Bank discloses exposure
Deutsche Bank said on Thursday it has 3.2 billion euros (US$4 billion) in exposure to government bonds and loans from Greece, Ireland and Italy, three countries struggling to get their finances in order, chief executive Josef Ackermann told shareholders at the group’s annual general assembly in Frankurt. It also had exposure of 500 billion euros to Greek government bonds and loans and another 200 million euros to such investments in Ireland, while it had no exposure to Spain and Portugal. Financial market fears of a European debt crisis have focused on the five countries because of their high deficits, debts or both, which has triggered an unprecedented crisis for the 11-year-old eurozone. According to figures from the Bank for International Settlements at the end of last month, German banks had exposure at the end of last year of US$45 billion to Greece, US$47.5 billion to Portugal and US$237 billion to Spain.
Quarter of economy untaxed
Nearly a quarter of the country’s economy goes untaxed, representing a loss to the state of 120 billion euros a year, Prime Minister Silvio Berlusconi disclosed on Thursday. “Twenty-two percent of the economy is not declared to tax authorities,” Berlusconi told a meeting of the OECD. He said tax evasion amounted to “at least 120 billion euros.” Stamping out tax evasion and the operation of an underground economy are among austerity measures valued at 24 billion euros unveiled this week by the Italian government as a means of reducing its public deficit.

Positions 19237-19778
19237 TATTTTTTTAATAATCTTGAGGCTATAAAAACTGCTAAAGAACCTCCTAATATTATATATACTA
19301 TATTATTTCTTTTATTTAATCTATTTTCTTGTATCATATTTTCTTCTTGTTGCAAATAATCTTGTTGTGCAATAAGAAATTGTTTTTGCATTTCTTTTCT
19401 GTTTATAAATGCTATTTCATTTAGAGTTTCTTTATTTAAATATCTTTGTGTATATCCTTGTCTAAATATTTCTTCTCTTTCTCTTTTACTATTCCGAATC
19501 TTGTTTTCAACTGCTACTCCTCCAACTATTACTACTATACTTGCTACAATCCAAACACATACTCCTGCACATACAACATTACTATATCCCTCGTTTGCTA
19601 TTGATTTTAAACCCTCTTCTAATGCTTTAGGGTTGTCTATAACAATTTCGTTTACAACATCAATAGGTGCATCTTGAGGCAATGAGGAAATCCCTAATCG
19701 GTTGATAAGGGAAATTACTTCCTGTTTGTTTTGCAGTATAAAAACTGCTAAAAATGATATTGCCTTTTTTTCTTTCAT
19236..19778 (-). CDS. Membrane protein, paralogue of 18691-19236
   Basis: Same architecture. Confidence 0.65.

Toyota sales surge
Japanese automaker Toyota yesterday said global sales surged 21.3 percent year-on-year last month, despite millions of safety recalls worldwide that have left it facing a series of lawsuits in the US. The Toyota group, which includes brands Daihatsu and Hino trucks, said it sold 671,921 vehicles last month, up from 554,034 a year earlier, spokesman Paul Nolasco said. The figure was lower than March sales of 876,126, however. The world’s largest automaker said global production jumped 53.8 percent to 667,495 units compared to a year ago, when the industry was in the grip of the financial crisis. Second-largest maker Honda Motor marked its 10th straight monthly increase of domestic sales, which rose 9.5 percent on-year. Third-largest Nissan saw global production rise 57 percent on-year to 319,673, what it called an all time record for April.
Germany warns Facebook
Germany’s national consumer-protection agency may take legal measures against Facebook if it finds that the social network’s new privacy controls do not meet German data-protection standards. Carola Elbrecht, head of digital projects at the VZBV agency, welcomed the changes to privacy settings announced by Facebook late on Wednesday, but expressed concern that users would still have to actively opt out of default settings making their data public. “This obligates the user, and that’s a transgression of German law,” Elbrecht said on Thursday. “We are currently examining the terms and condition of data storage and usage, and if it again does not comply with German data protection standards we will file for an injunction.” Germany has some of the toughest privacy laws in the world as a result of its experience with state surveillance systems put in place by the Nazis and the former East German Stasi secret police.